Everlane’s mobile app: one-tap checkout, download incentives

Online-only retailer Everlane has added a new digital storefront: a native mobile app, available today for iOS.

Coming five years after the San Francisco brand’s launch, the shift to mobile is a deliberate one. The brand’s stated overall goal is to “make online shopping better than offline,” and now, the retailer considers mobile a key part of online commerce. While Everlane sells well-made basic apparel and accessories for men and women, what sets it apart is its transparency: It’s open about where its clothing comes from, as well as where item-markup originates.

In the first iteration of its mobile app, the company’s strategy is to incentivize downloads and simplify checkout. CEO and founder Michael Preysman said that the company noticed that while 40 percent of its traffic was coming from mobile, only 18 percent of its transactions were. Preysman recognized that was “the norm” for retailers, then set out to solve the problem that all companies in the industry are facing. The solution: make mobile transactions possible with one tap.

“We first thought mobile Web would suffice, but we saw that people were shopping, but not transacting there,” said Preysman. “But since people are getting more comfortable on mobile, we knew customers would take to it if we invested in a mobile app.”

In building the app, Everlane focused on getting the experience right by emphasizing photography and getting the speed of the app’s abilities up to desktop standards. Each product page on Everlane’s mobile app is photos first, details second, to maximize the visibility of the items. To incentivize downloads, Everlane plans to offer exclusive and early product releases to mobile shoppers.

A product page and checkout page on Everlane's app.
A product page and checkout page on Everlane’s app.

But pretty product photography and shopping incentives don’t chalk up unless a shopper is compelled to purchase on his or her phone. Preysman said he knew that nobody wanted to be bothered tapping in their credit card numbers on a tiny screen, so checking out on Everlane’s app is pared down to one tap that either activates a transaction through Apple Pay or through the shopper’s Everlane account. In the end, mobile checkout ended up being two times faster than on desktop.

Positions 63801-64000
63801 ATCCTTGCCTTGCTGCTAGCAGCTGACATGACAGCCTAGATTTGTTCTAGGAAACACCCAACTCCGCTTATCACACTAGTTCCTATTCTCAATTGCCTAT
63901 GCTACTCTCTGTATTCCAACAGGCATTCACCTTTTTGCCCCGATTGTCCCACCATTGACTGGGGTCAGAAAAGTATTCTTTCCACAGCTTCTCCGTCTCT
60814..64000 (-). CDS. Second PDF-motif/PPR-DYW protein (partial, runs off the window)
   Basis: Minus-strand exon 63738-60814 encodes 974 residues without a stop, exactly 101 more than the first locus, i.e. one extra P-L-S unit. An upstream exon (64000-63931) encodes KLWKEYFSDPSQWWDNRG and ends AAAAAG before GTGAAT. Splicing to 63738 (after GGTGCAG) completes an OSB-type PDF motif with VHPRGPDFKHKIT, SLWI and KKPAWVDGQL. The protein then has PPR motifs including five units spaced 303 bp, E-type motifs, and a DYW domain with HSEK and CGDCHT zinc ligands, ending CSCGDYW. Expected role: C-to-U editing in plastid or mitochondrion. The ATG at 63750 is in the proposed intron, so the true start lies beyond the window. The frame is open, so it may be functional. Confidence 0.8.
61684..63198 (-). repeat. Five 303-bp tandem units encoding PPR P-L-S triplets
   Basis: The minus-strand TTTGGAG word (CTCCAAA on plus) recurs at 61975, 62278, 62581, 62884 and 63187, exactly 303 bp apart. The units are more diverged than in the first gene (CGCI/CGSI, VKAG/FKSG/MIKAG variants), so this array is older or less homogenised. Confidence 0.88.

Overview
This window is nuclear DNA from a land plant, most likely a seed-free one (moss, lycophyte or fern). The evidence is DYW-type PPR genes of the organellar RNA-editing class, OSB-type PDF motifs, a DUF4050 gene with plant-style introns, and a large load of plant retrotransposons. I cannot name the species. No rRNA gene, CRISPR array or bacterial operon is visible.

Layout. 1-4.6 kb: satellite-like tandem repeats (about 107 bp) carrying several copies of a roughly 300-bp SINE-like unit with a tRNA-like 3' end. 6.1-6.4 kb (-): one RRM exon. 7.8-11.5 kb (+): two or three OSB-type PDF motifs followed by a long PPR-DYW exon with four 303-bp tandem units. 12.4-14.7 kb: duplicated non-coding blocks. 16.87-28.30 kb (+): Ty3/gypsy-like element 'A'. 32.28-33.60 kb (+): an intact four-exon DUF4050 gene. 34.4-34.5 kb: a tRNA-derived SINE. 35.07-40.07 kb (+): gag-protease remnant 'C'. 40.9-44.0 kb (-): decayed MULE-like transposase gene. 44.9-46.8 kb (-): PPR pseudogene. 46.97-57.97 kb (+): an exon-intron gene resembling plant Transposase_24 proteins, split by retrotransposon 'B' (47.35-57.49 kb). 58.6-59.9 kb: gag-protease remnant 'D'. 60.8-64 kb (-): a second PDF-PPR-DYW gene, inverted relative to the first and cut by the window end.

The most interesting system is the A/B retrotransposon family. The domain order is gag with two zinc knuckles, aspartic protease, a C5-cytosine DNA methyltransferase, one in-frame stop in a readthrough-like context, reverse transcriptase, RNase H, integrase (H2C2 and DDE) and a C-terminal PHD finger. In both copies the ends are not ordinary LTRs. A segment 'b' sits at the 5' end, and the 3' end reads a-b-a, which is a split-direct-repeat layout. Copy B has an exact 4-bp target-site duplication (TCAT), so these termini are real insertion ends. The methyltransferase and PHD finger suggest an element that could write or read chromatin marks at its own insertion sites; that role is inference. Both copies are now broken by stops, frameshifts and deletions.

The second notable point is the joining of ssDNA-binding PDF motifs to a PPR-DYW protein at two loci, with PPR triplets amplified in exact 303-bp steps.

For many brands that realize that people are constantly tuned into their mobile phones, a solution is to test one of the many buy buttons being rolled out by Facebook, Pinterest, Twitter and Instagram, which handle seamless transactions within social platforms. But Everlane’s social strategy doesn’t focus on pushing product; instead, the team displays its dedication to transparency, sharing glimpses into its production process. On Snapchat, for instance, the brand showed a tour of one of its factories.

“We’re open to all of it, but we don’t see that social buy buttons are the future that everyone is talking about,” said Preysman.

A study by Invesp predicted that social commerce would amount to 5 percent of online retail revenue in 2015. While instantaneous purchases on social platforms are becoming more ubiquitous, there are still drawbacks to partnering with companies like Facebook for mobile checkout. Jason Goldberg, vp at Razorfish, told Digiday that while instant buy functions on social platforms could be helpful for mobile commerce, it’s “not a no brainer,” as much of the transaction — user experience, customer service — are left in their power.

For Preysman and Everlane, building out a native app meant the team could prioritize what made sense for its consumer.

“People are always on the phones; they’re always on mobile,” said Preysman. “So we optimized for big photos and clear transactions.”


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